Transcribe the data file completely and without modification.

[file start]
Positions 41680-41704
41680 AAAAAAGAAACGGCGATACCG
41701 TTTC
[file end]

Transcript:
Positions 41680-41704
41680 AAAAAAGAAACGGCGATACCG
41701 TTTC